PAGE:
Owners’ test has to review human rights records, urges Amnesty
Amnesty International has written to the Premier League urging it to overhaul an owners’ and directors’ test described as “hopelessly unsuited” to scrutinise the human rights records of club owners.
The intervention follows the Saudi Arabian-backed bid for Newcastle United, which eventually collapsed when the public investment fund pulled out over concerns that had been raised regarding the country’s human rights record.
Amnesty has commissioned a “human rights-compliant test”, produced by lawyers David Chivers and Seamus Woods, and says the current Premier League test contains no prohibition even for those complicit in acts of torture, slavery, human-trafficking or war crimes.
Amnesty’s proposed test calls for the Premier League board to consider whether a prospective owner or director has been complicit in serious violations of international human rights law, or any conduct that is at odds with the league’s anti-discrimination policy.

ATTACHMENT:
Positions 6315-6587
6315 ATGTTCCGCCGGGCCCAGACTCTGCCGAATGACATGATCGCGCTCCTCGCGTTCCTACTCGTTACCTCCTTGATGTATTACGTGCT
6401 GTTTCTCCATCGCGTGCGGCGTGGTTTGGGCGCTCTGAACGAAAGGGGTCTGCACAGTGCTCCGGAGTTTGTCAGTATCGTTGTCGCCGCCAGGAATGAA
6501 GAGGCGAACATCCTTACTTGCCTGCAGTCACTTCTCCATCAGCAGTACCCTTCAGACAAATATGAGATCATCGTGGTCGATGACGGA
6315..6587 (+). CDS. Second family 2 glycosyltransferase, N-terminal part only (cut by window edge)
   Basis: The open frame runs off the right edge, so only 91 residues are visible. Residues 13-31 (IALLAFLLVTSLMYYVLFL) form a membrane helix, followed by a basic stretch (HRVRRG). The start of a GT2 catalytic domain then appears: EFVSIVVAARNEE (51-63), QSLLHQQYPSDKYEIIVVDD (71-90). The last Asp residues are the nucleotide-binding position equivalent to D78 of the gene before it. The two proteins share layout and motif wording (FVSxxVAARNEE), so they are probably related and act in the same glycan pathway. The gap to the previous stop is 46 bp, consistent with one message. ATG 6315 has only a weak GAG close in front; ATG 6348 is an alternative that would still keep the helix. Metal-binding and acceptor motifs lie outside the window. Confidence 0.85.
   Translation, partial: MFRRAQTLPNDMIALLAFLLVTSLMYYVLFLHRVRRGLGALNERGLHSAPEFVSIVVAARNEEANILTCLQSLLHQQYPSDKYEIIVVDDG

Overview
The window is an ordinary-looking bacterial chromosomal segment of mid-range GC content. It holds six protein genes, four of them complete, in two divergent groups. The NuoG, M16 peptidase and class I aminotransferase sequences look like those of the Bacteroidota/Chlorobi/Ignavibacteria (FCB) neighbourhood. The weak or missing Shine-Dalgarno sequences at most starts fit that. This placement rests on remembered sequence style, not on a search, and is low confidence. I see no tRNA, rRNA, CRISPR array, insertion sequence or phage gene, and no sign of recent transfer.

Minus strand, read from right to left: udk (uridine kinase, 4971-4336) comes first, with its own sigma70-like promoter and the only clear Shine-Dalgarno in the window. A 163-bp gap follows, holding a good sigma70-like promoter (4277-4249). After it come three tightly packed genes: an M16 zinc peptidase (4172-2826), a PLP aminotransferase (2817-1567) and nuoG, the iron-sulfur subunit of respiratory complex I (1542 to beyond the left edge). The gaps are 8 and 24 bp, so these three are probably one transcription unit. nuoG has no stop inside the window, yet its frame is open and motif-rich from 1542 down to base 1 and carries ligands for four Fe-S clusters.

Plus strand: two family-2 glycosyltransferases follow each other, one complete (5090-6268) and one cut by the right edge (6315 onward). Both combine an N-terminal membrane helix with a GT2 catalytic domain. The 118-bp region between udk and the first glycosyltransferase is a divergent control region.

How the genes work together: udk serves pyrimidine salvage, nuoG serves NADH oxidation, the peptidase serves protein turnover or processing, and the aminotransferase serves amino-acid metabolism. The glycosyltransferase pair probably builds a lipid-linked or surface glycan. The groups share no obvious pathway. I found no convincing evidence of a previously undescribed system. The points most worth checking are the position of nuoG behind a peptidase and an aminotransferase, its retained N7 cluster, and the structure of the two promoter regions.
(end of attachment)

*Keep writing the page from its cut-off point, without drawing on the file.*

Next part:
Amanda Staveley, the financier who headed the Saudi-backed Newcastle bid, blamed the collapse on Premier League delays, while another source rejected allegations of “sportswashing”.
Amnesty’s letter, sent to Premier League chief executive Richard Masters, suggests a meeting to discuss how to improve the test.
“The controversy around the Saudi-Newcastle deal has been a major wake-up call,” said Kate Allen, Amnesty International UK’s director. “The owners’ and directors’ test is hopelessly unsuited to the task of vetting who gets to own and run English football clubs – it needs a serious overhaul.”